Remember to think about your Hero Art and how it complements the win condition. For instance, Nergigante’s Spike Launch gets empowered by using cards like Great Girros.

For consistency, include as many copies as you can of the cards vital to your win condition. This gives you a greater chance to draw them during game play. Remember you can have up to a maximum of 3.

Some legendary cards can give you a huge advantage on board just by themselves, but keep in mind that you can only have 1 copy of each legendary in your deck. A single copy makes a deck centered only around the legendary very unreliable as you won’t have a game plan if the legendary is at the bottom of your deck. For that reason, think of them as extra bonuses rather than a centerpiece of your strategy.

Support and Removal

It’s one thing to deal damage, but your units must stay alive in order for them to keep on attacking. Each colour has their own unique methods of keeping their powerful units on field. Also, Attack bonuses will allow you to end games more quickly, denying your opponent a chance to counter attack. Think about your available support options in both action cards and support units from your colours chosen.

A great way to prevent your units from dying is to remove the opposing units, or at least enfeeble them so they can’t win against your selected units in each lane.

A brief overview of each colour and their available support and removals:

Red will often rely on damage dealing effects to destroy enemy units before they have a chance to fight back against your units. They can also make use of Flight to soar above enemy units and prevent them from blocking. Red also possesses several Attack boosting cards and effects.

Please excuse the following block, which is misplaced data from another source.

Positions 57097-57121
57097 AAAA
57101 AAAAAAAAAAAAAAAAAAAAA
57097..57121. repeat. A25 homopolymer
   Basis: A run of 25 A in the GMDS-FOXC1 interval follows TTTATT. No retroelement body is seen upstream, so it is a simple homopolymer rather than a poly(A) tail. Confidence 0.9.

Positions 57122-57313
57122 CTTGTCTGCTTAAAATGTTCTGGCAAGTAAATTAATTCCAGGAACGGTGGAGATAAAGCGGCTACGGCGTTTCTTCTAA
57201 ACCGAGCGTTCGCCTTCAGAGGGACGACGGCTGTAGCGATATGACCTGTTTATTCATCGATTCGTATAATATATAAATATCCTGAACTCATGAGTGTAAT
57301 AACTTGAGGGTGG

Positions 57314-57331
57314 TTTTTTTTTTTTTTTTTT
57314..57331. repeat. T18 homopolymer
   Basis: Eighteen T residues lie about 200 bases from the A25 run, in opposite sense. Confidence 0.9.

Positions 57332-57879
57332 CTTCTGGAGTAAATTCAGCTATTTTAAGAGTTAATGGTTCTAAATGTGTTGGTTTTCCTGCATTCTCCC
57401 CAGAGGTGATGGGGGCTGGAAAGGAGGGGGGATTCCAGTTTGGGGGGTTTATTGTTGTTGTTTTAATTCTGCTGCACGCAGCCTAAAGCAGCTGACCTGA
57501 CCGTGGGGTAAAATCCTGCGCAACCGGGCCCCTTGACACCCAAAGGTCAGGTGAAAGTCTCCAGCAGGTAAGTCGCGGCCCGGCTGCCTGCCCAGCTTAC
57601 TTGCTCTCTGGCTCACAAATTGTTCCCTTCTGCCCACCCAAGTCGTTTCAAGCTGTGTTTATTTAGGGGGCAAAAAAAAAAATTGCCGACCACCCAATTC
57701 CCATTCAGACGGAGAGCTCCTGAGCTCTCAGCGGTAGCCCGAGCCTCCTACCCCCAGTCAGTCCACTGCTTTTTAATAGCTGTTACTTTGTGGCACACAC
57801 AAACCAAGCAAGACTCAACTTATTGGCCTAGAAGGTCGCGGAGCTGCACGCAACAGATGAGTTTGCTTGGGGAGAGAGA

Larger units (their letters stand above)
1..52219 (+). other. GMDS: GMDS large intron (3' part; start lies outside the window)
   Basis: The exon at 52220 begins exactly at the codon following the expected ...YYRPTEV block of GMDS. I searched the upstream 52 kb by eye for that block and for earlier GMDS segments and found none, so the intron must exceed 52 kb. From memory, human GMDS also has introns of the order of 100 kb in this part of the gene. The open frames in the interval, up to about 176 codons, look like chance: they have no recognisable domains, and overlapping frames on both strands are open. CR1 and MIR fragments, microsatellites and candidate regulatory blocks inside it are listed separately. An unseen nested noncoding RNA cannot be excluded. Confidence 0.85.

Green has several support options, including increasing unit HP to survive counterattacks and Shield(s) to nullify damage. Most notably, Green has exclusive access to MP Boost, which will greatly accelerate how quickly your deck plays when used correctly. However, Green lacks any hard removal, instead relying on Seal which can lock away troublesome enemy abilities and Reset, which will return a unit’s stats to their initial values. Green also has a few options to buff the Attack of their units, outside of their unit’s Victory effects. 

Purple can make use of Halt effects to stop enemy units in their tracks and prevent them from both attacking and counterattacking. Halt may allow your units to win matchups when they were originally disadvantaged through stats alone. Purple can also negate your opponent’s actions under certain conditions, allowing you to secure and maintain a lead on board. They have the ability to grant Flight to their units, which can heavily swing the game in their favour. Finally, purple has Attack down effects to help win matchups, or can bounce targets to the EX Pocket.

Black can outright destroy opposing units with several different action cards, some requiring specific targets or for you to sacrifice a unit or your Life. For the most part, Black relies on the raw strength of their Sacrifice or Revenge activated units to win most lane battles, and has a good selection of buff cards to further strengthen their field presence.

MP Curve